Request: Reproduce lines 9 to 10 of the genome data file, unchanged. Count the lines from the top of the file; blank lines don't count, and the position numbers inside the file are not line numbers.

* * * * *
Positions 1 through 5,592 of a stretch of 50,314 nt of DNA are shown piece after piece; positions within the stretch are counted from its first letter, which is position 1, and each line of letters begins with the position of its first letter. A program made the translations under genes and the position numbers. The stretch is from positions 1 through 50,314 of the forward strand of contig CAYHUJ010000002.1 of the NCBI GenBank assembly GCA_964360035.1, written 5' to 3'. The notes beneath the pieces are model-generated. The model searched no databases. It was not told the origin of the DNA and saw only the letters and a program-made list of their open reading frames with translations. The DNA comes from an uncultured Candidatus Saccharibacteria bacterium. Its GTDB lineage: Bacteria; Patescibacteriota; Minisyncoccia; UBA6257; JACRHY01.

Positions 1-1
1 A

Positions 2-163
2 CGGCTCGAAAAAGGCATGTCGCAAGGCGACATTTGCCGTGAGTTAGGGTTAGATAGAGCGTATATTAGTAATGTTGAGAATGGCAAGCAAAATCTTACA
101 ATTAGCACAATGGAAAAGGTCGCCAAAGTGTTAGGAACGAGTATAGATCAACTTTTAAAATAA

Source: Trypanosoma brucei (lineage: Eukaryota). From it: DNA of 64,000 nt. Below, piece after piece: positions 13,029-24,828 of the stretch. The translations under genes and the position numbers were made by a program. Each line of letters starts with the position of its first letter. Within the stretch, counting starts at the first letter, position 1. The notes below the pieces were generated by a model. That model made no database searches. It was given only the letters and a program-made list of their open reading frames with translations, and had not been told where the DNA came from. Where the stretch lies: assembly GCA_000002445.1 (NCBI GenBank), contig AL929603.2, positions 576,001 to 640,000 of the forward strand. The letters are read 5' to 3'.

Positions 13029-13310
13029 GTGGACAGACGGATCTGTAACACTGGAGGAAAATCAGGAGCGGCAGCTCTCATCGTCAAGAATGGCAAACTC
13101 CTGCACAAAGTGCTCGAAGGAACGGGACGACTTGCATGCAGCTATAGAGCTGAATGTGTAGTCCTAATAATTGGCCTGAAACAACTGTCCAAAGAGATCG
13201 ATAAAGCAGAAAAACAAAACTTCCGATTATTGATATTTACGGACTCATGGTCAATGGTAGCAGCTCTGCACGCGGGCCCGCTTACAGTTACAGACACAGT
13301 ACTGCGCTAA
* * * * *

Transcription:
13029 GTGGACAGACGGATCTGTAACACTGGAGGAAAATCAGGAGCGGCAGCTCTCATCGTCAAGAATGGCAAACTC
13101 CTGCACAAAGTGCTCGAAGGAACGGGACGACTTGCATGCAGCTATAGAGCTGAATGTGTAGTCCTAATAATTGGCCTGAAACAACTGTCCAAAGAGATCG